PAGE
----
Start Investing, Even with Just a Few Bucks
Here’s the promising title of an article in the Washington Post, How to start investing if you have $1,000 or less.
I’m pleased to say the story lives up to its title, with lots of good information for anyone who is ready to get started investing or the first time. It points out that after paying off most of your debt and establishing an emergency fund, it may be time to think about making your money work harder for you,
“In a period when interest rates on savings accounts are near zero, taking some risk in the market can help people reach specific goals, such as those saving for a down payment, for retirement or for their children’s college education. Plus, it doesn’t take much money to get started: The rise of apps and roboadvisers make it possible to start investing with as little as $5.
“Many of those apps and online accounts will still do the job as your account balance grows. But having a little more to start with — in the ballpark of $1,000 — opens up even more options for people looking to launch investment portfolios. Some of these programs will use algorithms or software to help you figure out how to invest the cash. Other programs will be a better fit for people who don’t need any investing guidance at all.”
One of the strengths of this article is its consideration of roboadvisors in helping get investors started with even a modest amount of cash. Roboadvisors are online programs that make stock, bond, and mutual fund recommendations based on how you answer a series of questions. While I haven’t used one myself, I understand they are quite user-friendly and helpful. Worth checking out if you want to get started.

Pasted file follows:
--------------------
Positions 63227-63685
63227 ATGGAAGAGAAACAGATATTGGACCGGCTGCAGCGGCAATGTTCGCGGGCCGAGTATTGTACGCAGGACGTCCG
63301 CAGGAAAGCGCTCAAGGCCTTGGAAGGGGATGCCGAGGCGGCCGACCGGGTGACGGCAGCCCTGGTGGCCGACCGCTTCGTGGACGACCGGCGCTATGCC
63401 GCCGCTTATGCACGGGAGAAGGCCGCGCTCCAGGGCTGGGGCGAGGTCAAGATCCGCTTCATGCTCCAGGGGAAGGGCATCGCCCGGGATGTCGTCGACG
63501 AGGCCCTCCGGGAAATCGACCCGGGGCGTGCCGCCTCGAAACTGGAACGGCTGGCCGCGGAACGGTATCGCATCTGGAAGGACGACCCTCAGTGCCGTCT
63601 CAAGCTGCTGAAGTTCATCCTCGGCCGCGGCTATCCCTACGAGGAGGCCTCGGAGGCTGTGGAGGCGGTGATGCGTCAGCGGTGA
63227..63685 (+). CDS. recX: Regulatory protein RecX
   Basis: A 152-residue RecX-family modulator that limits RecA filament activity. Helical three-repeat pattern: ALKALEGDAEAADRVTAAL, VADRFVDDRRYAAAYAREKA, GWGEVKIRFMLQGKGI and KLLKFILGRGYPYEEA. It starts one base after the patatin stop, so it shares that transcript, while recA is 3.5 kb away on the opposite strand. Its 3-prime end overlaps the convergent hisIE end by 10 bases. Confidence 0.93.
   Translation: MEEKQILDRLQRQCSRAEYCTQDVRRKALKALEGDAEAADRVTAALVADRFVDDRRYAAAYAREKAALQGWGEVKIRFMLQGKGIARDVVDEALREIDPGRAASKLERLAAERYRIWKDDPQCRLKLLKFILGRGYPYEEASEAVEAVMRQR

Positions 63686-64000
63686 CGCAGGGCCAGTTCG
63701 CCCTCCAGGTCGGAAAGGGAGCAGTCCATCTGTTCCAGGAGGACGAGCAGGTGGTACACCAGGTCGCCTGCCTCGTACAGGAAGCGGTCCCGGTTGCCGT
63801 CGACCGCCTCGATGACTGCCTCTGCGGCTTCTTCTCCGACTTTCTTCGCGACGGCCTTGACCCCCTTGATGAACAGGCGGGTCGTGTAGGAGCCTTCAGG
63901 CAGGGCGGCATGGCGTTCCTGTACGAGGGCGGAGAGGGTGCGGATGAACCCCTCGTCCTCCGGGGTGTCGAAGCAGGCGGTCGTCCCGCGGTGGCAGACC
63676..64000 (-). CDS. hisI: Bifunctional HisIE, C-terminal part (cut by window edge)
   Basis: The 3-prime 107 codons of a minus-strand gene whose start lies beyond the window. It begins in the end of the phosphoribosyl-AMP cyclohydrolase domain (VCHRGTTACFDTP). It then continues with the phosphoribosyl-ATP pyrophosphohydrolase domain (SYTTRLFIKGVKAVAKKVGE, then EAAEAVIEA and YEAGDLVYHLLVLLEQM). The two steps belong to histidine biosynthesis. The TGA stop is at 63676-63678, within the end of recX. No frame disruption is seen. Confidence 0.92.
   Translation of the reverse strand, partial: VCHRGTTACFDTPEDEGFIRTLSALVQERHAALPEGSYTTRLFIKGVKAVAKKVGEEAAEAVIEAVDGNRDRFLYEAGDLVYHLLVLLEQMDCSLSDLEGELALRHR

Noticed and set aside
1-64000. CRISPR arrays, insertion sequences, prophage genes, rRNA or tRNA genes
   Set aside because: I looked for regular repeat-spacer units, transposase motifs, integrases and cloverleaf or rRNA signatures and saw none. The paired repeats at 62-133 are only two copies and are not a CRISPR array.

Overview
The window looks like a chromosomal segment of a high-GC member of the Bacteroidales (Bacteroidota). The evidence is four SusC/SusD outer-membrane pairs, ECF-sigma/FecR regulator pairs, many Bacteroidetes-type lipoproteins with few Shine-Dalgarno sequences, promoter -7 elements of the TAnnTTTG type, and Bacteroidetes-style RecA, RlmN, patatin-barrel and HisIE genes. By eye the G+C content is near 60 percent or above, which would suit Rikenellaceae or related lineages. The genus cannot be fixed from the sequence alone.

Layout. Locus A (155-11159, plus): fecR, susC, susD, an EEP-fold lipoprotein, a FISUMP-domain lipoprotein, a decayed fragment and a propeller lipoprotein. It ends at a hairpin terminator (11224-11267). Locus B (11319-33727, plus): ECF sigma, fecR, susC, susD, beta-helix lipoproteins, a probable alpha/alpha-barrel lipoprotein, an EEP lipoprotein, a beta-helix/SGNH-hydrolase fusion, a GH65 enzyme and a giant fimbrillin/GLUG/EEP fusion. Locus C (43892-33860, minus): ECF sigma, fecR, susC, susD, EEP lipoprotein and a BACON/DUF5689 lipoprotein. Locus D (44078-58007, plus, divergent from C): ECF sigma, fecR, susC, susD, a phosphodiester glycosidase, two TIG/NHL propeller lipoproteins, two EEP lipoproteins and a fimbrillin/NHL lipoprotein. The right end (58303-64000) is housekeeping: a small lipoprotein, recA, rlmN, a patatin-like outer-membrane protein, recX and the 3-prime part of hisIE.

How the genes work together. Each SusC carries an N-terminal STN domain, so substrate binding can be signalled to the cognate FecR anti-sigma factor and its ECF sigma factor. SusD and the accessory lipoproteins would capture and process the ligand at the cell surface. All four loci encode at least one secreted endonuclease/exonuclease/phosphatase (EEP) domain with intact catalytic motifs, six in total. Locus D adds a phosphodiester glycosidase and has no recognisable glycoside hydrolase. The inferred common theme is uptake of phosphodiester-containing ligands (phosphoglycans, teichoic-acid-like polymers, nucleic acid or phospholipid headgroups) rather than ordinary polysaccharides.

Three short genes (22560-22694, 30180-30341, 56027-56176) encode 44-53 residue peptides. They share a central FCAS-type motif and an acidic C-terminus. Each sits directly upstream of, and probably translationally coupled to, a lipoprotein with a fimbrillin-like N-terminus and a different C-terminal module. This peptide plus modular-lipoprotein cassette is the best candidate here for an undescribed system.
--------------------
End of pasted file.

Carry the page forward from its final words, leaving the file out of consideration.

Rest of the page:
Be Careful with Short-Term Funds
Yet again, another case where the mutual fund fees make a difference: Short-Term Bond Funds.
An article in the Wall Street Journal argues that while short-term funds fill an important need in the market, fees can take up much of the return, if you’re not careful.
The article says, in part,
“. . . investors often have short-term funding needs, and in the past a short-term bond fund was an ideal vehicle for that. An investor saving for, say, a down payment on a house in two years could expect to keep up with inflation and face minimal risk.
“The problem is, with interest rates so puny, saving for a goal in a short-term bond fund isn’t as easy as it used to be. More than ever, the fees charged by the fund will determine the success of such an investment. And unless the fees are low, any potential gains could be wiped out.”
As a practical starting point, make sure a fund you’re considering does not charge a front-load or a back-load fee. These refer to sales commissions charged when you buy (front-end) or when you sell (back-end) your mutual fund. Normally, even the short-form of the prospectus will give you that information.
Second, shop around. Go to the websites for which you receive recommendations or you find through your own searching. Lots of information now resides on the web so you will usually locate something with just a few minutes of searching.
Alternatively, you can use a mutual fund screener, an online tool for sifting through funds based on the criteria you set. Make no-load one of your criteria and the screener will do all the work for you.